Senator Cotton Leads Six Colleagues in Letter to Secretaries Blinken and Yellen, Urges FTO Designation for IRGC-Linked Groups. Senator Tom Cotton (R-AR) led six Republican colleagues in a letter to Secretary of State Antony Blinken and Secretary of the Treasury Janet Yellen, asking them to designate Iraq-based groups linked to Iran’s Islamic Revolutionary Guard Corps (IRGC) as foreign terrorist organizations (FTO).

3) Hearings and Briefings

House Holds Hearing on Worldwide Threats to the Homeland. The House  Homeland Security Subcommittee on Counterterrorism, Law Enforcement and Intelligence held a hearing on threats to the United States. The hearing featured testimonies from Department of Homeland Security Secretary Alejandro Mayorkas, Federal Bureau of Investigation Director Christopher Wray, and National Counterterrorism Center Director Christine Abizaid. Members on the committee discussed threats to the United States posed by Iran and foreign terrorist organizations, among other topics.

II. Executive Branch

1) White House

White House Announces New Actions to Counter Anti-Semitism and Islamophobia. On November 14, the White House released a fact sheet detailing its response to the national rise in anti-Semitism and Islamophobia since the October 7th Hamas attacks in Israel. Among other federal agencies, the Department of Justice, Federal Bureau of Investigation, Department of Homeland Security, and the Department of Education have produced educational resources on how to address and prevent hate crimes both inside and outside of educational institutions.

2) State Department

Assistant Secretary for Bureau of International Narcotics and Law Enforcement Affairs Travels to Morocco. Assistant Secretary for the Bureau of International Narcotics and Law Enforcement Affairs Todd Robinson travelled to Morocco and Algeria to engage with security, justice, and law enforcement officials. Assistant Secretary Robinson’s trip focused on “[advancing] shared interests of security, stability, and economic prosperity,” as well as communicating the importance of healthy justice systems for good governance.

Under Secretary for Civilian Security, Democracy, and Human Rights Travels to France and Egypt to Discuss Gaza. Under Secretary of State for Civilian Security, Democracy, and Human Rights Uzra Zeya completed a trip to France and Egypt. In France, Under Secretary Zeya participated in an international humanitarian conference reviewing the humanitarian response in Gaza. In Egypt, Zeya joined Special Envoy for Middle East Humanitarian Issues David Satterfield and USAID officials in a meeting with Egyptian and United Nations representatives to discuss ongoing efforts to send aid into Gaza.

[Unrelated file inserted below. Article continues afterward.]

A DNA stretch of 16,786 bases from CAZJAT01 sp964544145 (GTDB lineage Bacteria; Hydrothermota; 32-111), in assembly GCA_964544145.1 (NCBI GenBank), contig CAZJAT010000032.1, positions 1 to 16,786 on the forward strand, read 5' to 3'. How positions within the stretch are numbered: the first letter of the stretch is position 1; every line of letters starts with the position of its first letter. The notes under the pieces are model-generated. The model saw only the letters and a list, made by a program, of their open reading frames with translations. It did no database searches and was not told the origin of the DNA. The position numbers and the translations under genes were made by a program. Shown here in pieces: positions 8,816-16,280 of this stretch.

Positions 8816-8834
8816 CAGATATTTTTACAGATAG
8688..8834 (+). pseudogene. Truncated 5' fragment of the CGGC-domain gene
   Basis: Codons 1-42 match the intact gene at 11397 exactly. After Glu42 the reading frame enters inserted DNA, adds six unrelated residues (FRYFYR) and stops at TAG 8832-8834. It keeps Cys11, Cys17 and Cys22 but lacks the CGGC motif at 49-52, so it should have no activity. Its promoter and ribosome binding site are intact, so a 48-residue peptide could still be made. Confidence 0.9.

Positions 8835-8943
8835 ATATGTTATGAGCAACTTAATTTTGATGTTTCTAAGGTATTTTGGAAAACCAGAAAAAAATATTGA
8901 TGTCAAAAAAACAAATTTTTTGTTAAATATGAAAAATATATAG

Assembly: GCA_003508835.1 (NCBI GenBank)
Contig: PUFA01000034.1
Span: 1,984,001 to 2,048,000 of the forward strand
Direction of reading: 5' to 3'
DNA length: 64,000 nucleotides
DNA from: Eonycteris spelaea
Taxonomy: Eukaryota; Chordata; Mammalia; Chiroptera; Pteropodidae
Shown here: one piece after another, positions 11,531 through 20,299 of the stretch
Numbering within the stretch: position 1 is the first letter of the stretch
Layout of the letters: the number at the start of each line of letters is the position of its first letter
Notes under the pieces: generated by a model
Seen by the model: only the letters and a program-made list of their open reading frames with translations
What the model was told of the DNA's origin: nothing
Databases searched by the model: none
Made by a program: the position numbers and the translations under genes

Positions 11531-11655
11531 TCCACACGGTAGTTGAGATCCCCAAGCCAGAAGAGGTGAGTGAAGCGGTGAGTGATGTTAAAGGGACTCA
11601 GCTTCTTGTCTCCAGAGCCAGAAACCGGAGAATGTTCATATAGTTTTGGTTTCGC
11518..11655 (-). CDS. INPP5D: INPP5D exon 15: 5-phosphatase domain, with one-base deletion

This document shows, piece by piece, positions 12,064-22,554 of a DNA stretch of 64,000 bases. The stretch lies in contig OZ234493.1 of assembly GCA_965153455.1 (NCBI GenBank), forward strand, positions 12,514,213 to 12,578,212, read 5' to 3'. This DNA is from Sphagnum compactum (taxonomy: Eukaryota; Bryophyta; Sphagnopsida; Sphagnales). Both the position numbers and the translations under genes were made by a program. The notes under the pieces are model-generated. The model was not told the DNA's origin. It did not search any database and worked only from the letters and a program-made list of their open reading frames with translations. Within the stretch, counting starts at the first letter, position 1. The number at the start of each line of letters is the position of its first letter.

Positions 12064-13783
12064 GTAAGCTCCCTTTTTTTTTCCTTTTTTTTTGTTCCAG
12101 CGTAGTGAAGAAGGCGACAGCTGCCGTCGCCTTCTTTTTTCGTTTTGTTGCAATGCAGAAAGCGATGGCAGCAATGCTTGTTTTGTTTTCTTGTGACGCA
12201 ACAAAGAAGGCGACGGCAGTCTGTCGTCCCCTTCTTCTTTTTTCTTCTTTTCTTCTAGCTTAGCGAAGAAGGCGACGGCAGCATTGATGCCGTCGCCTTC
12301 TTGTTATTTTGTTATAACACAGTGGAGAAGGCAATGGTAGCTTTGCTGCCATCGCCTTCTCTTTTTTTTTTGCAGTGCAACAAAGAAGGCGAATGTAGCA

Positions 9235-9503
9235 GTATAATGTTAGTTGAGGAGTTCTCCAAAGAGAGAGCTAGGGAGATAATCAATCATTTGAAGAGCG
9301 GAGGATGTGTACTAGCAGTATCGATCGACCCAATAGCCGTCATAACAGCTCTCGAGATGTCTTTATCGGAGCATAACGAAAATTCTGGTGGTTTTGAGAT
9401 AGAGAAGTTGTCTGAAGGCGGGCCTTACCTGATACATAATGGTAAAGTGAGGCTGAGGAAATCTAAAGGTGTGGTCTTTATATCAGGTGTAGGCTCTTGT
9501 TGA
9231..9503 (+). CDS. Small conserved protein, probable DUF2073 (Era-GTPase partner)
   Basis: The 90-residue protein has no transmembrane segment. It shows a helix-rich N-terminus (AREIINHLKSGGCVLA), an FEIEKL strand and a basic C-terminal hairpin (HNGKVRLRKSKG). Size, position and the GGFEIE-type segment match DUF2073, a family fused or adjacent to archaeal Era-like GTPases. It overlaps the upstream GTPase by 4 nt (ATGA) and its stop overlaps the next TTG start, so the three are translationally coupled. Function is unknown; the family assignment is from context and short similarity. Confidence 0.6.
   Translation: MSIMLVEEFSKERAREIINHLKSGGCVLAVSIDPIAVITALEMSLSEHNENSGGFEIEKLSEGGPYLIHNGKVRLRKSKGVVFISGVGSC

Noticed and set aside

US Special Envoy for Yemen Travels to the Gulf. US Special Envoy for Yemen Tim Lenderking traveled to the Gulf to “advance ongoing UN-led peace efforts in Yemen and support regional coordination to reach a durable end to the conflict.” Special Envoy Lenderking met with Yemeni, Saudi, Omani, and Emirati officials to discuss securing a durable ceasefire in Yemen.

US, Italy, Morocco, and Saudi Arabia Convene to Talk Defeating ISIS. The Global Coalition to Defeat Daesh/ISIS Africa Focus Group, which is co-chaired by the United States, Italy, Morocco, and Saudi Arabia, met in Cotonou, Benin. Twenty-eight members of the coalition participated in the meetings, which focused on countering propaganda and illicit financial networks of the so-called Islamic State and improving border security in the Sahel region of Africa, among other countermeasures.

State Department Expresses Growing Concern for Situation in the West Bank. The State Department acknowledged its continued concern for the situation in the occupied West Bank, where attacks on Palestinians from extremist settlers have steadily increased. Since October 7, 963 Palestinians have lost their homes and 197 have been killed. Israeli settler violence in the West Bank was also the subject of a bicameral letter to President Biden led by Senator Cory Booker (D-NJ) and Representative Dan Goldman (D-NY). In their letter, the lawmakers highlighted the threat that settler violence poses to “Israel’s near-term security, Palestinian human rights, and long-term peace.” The president addressed some of these concerns in a statement on Sunday, stating that “extremist violence against Palestinians in the West Bank must stop and that those committing the violence must be held accountable.”

3) Department of the Treasury

Treasury Sanctions Six Individuals Affiliated with Iran-aligned Militia Group in Iraq. The Department of the Treasury designated six individuals affiliated with the Iran-aligned groups Kataib Hezbollah (KH) and Kataib Sayyid al-Shuhada (KSS) based in Iraq. KH and KSS are funded and supported by Iran and responsible for recent attacks against the United States and partner forces in Iraq and Syria.